Palatine Roots 
EPILOGUE

     Very few records have surfaced as of this writing which would enlighten us with respect to the activities of our first American ancestor after his arrival in the South Carolina back country. It is certain that he (Nicholas Rambee) served in the militia on the side of the rebels prior to the fall of Charles Town in May, 1780. Many years later (1801) two grants of land were made to him (Nicholas Rampey), presumably in recognition of that military service. Unfortunately, the picture is clouded by the fact that Nicholas Rambee is also listed as a private in Captain George Dawkins' company of South Carolina Royalists (British) from February through June, 1781.   The  October-December muster states: "Ramby, Nicholas, dead, 30 Oct 1781."
     A reasonable explanation for the seemingly contradictory records may be that Nicholas, along with a great many other patriots, found it expedient to change sides in that trying conflict. The initial policy of the victorious British after they took control of Charles Town was to grant amnesty to the captured rebels and send them home with their promise not to take further hostile action against the Crown. But that policy was almost immediately revised so as to require that the participants in the rebellion take up arms with the Loyalist forces.
    The death notice may be explained by the fact that it was common practice to report deserters as deceased. (The American victory at Yorktown, Virginia, eleven days before the death notice, had effectively ended the war.)
     While we have no record of the date of Nicholas' death (other than the above), it may be that it occurred shortly before his land on Horsepen Creek was sold by Peter, his eldest son, in 1802.  Supporting the conclusion that Nicholas lived long after the war had ended is the record of Captain Peter Zimmerman's estate administration in which Nicholas Rambay is listed as a purchaser of goods, November 26, 1797.  (Two Peter Zimmermans were among the Palatine immigrants:  the son of Phillip, age four, and the son of Frederick, born three days after the arrival of the Union.)
    The four sons of Nicholas Rempi, Peter, John, William and Samuel lived out their lives in Edgefield and Abbeville Counties.  Land and court records document the activities of Peter and his male children pretty well, but information concerning the other three is scant due to the loss of the Abbeville County courthouse files by fire in 1873.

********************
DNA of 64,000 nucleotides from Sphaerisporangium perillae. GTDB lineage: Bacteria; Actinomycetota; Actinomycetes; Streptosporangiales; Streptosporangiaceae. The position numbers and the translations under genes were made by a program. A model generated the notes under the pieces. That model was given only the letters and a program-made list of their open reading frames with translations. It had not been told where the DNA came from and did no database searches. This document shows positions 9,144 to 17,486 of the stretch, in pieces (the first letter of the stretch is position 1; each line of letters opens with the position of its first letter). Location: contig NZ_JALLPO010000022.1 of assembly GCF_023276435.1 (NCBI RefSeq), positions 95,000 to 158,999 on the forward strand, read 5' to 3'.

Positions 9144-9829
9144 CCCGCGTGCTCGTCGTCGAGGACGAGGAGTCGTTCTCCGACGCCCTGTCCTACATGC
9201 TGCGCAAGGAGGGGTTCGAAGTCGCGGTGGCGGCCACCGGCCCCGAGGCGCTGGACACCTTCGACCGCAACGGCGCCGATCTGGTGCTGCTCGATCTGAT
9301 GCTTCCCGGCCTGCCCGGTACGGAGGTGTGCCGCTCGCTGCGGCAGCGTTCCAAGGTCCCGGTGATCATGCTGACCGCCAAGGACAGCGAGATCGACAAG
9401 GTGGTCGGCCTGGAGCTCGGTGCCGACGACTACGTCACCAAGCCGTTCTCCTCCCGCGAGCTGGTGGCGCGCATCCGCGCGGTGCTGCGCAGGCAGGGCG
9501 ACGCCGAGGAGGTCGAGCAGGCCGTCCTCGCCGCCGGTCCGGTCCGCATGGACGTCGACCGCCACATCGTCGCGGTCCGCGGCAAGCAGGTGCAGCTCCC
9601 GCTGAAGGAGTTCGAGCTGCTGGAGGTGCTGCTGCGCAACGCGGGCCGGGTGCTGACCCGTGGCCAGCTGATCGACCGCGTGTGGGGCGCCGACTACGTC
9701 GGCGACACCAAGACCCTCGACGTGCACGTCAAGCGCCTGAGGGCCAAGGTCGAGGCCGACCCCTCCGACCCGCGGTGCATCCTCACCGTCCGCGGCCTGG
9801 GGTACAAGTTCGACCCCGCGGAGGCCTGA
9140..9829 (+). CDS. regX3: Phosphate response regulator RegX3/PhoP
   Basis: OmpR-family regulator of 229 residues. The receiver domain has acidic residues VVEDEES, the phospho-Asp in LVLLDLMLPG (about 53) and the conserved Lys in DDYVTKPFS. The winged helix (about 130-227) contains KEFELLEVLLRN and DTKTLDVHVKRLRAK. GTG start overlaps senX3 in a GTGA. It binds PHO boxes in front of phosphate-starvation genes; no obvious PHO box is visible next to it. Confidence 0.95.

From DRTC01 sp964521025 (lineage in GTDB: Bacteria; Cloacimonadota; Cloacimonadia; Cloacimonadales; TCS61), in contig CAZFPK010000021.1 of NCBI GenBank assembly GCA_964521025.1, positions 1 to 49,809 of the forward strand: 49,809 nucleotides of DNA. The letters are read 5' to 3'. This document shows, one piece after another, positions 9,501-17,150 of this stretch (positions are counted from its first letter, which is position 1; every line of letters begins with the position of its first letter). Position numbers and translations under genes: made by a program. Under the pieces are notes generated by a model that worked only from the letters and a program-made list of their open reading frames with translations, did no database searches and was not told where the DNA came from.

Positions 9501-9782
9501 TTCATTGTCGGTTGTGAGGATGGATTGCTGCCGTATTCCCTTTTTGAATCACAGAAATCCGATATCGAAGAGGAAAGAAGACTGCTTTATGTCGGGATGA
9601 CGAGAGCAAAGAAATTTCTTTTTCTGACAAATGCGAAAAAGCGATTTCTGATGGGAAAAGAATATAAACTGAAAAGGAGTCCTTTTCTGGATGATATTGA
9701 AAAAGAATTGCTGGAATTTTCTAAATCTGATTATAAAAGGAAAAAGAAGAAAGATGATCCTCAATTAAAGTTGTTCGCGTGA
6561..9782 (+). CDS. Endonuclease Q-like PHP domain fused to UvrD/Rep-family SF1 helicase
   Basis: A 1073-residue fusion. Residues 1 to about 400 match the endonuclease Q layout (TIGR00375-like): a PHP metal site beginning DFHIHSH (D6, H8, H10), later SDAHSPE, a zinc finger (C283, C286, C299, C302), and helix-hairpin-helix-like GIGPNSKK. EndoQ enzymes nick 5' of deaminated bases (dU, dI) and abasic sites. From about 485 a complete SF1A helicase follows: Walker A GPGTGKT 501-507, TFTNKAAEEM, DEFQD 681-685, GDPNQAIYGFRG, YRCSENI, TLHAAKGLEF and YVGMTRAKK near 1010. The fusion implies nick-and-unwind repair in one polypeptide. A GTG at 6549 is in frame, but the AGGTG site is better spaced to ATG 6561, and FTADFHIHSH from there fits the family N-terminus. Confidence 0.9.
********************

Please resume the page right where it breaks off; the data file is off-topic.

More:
Peter's name appears on several Edgefield County jury lists from 1785 to 1790, and in 1788, he was one of the signers of a petition which was submitted to the General Assembly requesting incorporation of the back country German Protestant churches.  It is likely that he represented the Lutheran church known as "St. George's" which was situated near the point where Long Cane Road (Rt. 112) crosses Hard Labor Creek.  In 1786, Peter had purchased 100 acres of land adjacent to the church, and he may have been one of its more active members.  He was probably living on that property in 1843 when he died, leaving possessions, exclusive of land, valued at only $300.
     Like most people of that era, the Rampeys were continually seeking a better life somewhere else. The first to leave South Carolina was probably Phillip N. Rampey, the oldest son of Samuel.  Phillip moved to Greene County, Illinois, in 1821. His descendants may be found today in Missouri, Iowa, Arkansas and Oklahoma. The existence, of a branch of the family in Illinois at that early date suggests the probability that Rampey cousins faced each other on opposite sides during the Civil War.
     In the mid-1830s, many Edgefield families moved southwestward, ultimately settling in Alabama. Two of Peter's sons, Henry and Jacob, were among them. There is some indication that they lived for a short time in Georgia, but by 1836 they had established their homes in Chambers County, Alabama. In the 1840s, Henry moved a few miles north to Randolph County. When Peter died in 1843, Mary, his youngest child, went to live near her brothers. It is said that she brought with her a ring which her father had made for her from a gold coin, and that the ring remains a keepsake of the Rampy family in that area today.
     In 1845, L. (Lewis?) Henry Rampy (Note: Now known to be Henry, Jr..  GAR, 2001), the oldest son of Henry, left Alabama and became the first of many Rampys to settle in Texas. He farmed in Anderson County. Another of Henry's sons, John Henry, moved with his family to Bell County, Texas in 1884. (His son, Thomas Jefferson, was the author's grandfather.)
     Rampy descendants may also be found in Mississippi as a result of a move to Water Valley by Amos Rampey in about 1868. Amos, born in 1824 in South Carolina, was the son of Nicholas Rampey, Peter's oldest surviving son.
     While there are probably more Rampys in Texas today than in any other state, the greatest concentration of Johan Nicholas' descendants is found in and around Greenville, South Carolina, in the counties of Pickens, Anderson and Greenville.  As of this writing, none bearing the name are known to reside in either Edgefleld or Abbeville County.
 

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